Share Email Print
cover

Proceedings Paper

The accuracy of estimated organ doses from Monte Carlo CT simulations using cylindrical regions of interest within organs
Author(s): Maryam Khatonabadi; Jesse Sandberg; Naghmehossadat Eshghi; John J. DeMarco; Erin Angel; Adam C. Turner; Di Zhang; Chris C. Cagnon; Michael F. McNitt-Gray
Format Member Price Non-Member Price
PDF $14.40 $18.00
cover GOOD NEWS! Your organization subscribes to the SPIE Digital Library. You may be able to download this paper for free. Check Access

Paper Abstract

The purpose of this study was to investigate the accuracy of Monte Carlo simulated organ doses using cylindrical ROIs within the organs of patient models as an alternative method to full organ segmentations. Full segmentation and placement of circular ROIs at the approximate volumetric centroid of liver, kidneys and spleen were performed for 20 patient models. For liver and spleen, ROIs with 2cm diameter were placed on 5 consecutive slices; for the kidneys 1cm ROIs were used. Voxelized models were generated and both fixed and modulated tube current simulations were performed and organ doses for each method (full segmentation and ROIs) were recorded. For the fixed tube current simulations, doses simulated using circular ROIs differed from those simulated using full segmentations: for liver, these differences ranged from -5.6% to 10.8% with a Root Mean Square (RMS) difference of 5.9%. For spleen these differences ranged from -9.5% to 5.7% with an RMS of 5.17%; and for kidney the differences ranged from -12.9% to 14.4% for left kidney with an RMS of 6.8%, and from -12.3% to 12.8% for right kidney with an RMS of 6.6%. Full body segmentations need expertise and are time consuming. Instead using circular ROIs to approximate the full segmentation would simplify this task and make dose calculations for a larger set of models feasible. It was shown that dose calculations using ROIs are comparable to those using full segmentations. For the fixed current simulations the maximum RMS value was 6.8% and for the TCM it was 6.9%.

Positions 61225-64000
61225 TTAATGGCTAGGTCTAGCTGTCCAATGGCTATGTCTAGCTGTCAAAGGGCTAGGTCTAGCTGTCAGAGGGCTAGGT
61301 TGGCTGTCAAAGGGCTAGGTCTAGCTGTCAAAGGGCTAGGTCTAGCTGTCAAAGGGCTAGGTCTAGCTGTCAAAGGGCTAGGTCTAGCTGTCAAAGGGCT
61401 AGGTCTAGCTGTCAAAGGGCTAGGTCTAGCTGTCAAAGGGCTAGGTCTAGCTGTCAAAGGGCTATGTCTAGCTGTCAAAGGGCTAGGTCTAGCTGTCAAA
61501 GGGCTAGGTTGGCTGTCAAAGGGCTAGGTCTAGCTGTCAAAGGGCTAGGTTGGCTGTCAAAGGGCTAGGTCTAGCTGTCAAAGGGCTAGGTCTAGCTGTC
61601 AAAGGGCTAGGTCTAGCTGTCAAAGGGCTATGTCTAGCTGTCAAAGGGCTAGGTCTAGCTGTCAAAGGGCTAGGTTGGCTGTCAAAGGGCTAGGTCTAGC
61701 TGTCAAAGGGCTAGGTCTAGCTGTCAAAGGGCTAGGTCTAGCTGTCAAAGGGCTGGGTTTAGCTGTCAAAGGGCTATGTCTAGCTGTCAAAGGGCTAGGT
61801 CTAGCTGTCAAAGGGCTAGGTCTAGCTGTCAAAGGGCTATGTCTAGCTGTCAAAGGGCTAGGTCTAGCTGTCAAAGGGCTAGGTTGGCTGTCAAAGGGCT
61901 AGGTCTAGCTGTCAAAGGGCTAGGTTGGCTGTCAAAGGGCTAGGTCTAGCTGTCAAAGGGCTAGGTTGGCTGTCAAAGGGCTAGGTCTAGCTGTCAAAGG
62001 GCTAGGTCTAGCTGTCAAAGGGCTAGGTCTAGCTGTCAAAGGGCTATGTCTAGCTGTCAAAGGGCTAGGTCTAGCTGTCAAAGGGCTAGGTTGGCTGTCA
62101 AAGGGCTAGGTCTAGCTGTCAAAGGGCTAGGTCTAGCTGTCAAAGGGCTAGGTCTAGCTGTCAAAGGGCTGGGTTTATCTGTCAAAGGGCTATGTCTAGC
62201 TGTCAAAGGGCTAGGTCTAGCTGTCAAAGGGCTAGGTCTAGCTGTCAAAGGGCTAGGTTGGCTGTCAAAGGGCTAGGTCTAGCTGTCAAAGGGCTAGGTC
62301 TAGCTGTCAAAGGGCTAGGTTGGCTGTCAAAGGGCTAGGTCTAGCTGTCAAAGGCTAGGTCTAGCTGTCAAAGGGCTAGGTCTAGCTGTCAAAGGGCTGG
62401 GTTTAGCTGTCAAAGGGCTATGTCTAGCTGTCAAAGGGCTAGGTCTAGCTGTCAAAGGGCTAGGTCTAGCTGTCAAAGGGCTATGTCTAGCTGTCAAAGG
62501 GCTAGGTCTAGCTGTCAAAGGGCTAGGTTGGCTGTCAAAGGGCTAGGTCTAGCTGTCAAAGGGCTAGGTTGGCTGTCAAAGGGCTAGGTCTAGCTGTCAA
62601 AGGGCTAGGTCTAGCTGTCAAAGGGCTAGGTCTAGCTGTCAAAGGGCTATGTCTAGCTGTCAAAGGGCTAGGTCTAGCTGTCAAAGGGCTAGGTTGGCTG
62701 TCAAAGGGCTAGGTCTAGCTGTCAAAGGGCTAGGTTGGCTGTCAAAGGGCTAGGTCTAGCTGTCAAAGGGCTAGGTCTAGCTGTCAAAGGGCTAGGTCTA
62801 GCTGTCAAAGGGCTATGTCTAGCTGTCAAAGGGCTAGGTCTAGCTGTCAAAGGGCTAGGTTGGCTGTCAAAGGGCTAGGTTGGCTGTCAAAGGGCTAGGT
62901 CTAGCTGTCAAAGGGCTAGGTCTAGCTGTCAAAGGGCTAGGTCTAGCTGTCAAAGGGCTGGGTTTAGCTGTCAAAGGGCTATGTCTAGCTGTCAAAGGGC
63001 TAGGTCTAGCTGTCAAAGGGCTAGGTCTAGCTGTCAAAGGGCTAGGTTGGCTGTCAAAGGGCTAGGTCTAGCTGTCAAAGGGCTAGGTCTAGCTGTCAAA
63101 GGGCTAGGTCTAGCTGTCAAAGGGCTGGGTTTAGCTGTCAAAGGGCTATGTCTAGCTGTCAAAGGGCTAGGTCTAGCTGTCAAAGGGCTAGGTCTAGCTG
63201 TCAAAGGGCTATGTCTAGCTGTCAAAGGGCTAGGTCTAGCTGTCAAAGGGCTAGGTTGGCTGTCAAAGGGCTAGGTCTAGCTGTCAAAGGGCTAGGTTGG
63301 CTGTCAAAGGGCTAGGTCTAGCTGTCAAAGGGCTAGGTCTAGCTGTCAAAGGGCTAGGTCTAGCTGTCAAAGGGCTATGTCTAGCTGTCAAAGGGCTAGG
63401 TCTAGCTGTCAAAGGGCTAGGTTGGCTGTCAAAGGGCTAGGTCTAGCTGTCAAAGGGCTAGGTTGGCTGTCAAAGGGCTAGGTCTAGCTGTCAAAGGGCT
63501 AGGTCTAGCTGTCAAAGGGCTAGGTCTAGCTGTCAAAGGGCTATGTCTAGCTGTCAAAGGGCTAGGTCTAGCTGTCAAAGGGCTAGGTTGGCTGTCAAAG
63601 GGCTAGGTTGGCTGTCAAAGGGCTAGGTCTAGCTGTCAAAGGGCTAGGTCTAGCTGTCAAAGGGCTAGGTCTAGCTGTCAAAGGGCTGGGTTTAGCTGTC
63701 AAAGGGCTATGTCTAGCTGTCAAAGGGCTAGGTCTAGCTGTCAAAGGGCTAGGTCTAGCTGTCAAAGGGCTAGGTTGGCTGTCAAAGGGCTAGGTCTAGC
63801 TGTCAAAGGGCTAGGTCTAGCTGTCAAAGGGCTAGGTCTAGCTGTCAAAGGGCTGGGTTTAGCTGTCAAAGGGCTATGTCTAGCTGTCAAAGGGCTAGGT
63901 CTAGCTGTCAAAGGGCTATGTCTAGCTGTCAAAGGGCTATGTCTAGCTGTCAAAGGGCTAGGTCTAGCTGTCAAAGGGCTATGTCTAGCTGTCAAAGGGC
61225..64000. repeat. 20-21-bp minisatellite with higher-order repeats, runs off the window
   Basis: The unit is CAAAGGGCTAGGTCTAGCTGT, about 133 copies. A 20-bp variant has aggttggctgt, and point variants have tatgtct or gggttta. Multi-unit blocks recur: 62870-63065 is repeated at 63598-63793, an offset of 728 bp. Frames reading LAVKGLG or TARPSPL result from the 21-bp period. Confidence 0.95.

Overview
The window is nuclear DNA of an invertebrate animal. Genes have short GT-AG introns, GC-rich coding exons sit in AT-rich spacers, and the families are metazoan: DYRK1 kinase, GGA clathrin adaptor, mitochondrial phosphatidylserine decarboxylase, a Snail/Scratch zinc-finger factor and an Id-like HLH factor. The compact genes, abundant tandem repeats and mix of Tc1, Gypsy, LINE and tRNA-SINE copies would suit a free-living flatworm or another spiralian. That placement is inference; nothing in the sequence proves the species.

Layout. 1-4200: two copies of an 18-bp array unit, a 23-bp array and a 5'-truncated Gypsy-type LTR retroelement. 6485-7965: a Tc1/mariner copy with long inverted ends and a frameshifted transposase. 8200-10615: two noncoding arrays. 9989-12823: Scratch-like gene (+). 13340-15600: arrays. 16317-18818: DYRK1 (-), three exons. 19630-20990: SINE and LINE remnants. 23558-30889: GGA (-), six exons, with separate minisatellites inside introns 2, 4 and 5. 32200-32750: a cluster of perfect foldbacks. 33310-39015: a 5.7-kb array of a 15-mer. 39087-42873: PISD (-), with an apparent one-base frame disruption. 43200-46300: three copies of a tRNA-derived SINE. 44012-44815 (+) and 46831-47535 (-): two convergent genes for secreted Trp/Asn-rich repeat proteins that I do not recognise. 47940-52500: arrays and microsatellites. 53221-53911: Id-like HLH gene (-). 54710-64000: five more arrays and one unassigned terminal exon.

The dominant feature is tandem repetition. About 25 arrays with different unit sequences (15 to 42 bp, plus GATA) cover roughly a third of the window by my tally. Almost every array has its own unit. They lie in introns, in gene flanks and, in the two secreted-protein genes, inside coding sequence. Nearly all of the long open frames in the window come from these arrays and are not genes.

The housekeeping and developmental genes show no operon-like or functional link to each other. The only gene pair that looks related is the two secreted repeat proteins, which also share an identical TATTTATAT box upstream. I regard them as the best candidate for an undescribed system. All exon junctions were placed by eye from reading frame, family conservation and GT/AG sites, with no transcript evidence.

Paper Details

Date Published: 17 March 2011
PDF: 10 pages
Proc. SPIE 7961, Medical Imaging 2011: Physics of Medical Imaging, 79612G (17 March 2011); doi: 10.1117/12.877786
Show Author Affiliations
Maryam Khatonabadi, Univ. of California, Los Angeles (United States)
Jesse Sandberg, Univ. of California, Los Angeles (United States)
Naghmehossadat Eshghi, Heinrich-Heine-Univ. Düsseldorf (Germany)
John J. DeMarco, Univ. of California, Los Angeles (United States)
Erin Angel, Toshiba America Medical Systems, Inc. (United States)
Adam C. Turner, Univ. of California, Los Angeles (United States)
Di Zhang, Univ. of California, Los Angeles (United States)
Chris C. Cagnon, Univ. of California, Los Angeles (United States)
Michael F. McNitt-Gray, Univ. of California, Los Angeles (United States)


Published in SPIE Proceedings Vol. 7961:
Medical Imaging 2011: Physics of Medical Imaging
Norbert J. Pelc; Ehsan Samei; Robert M. Nishikawa, Editor(s)

© SPIE. Terms of Use
Back to Top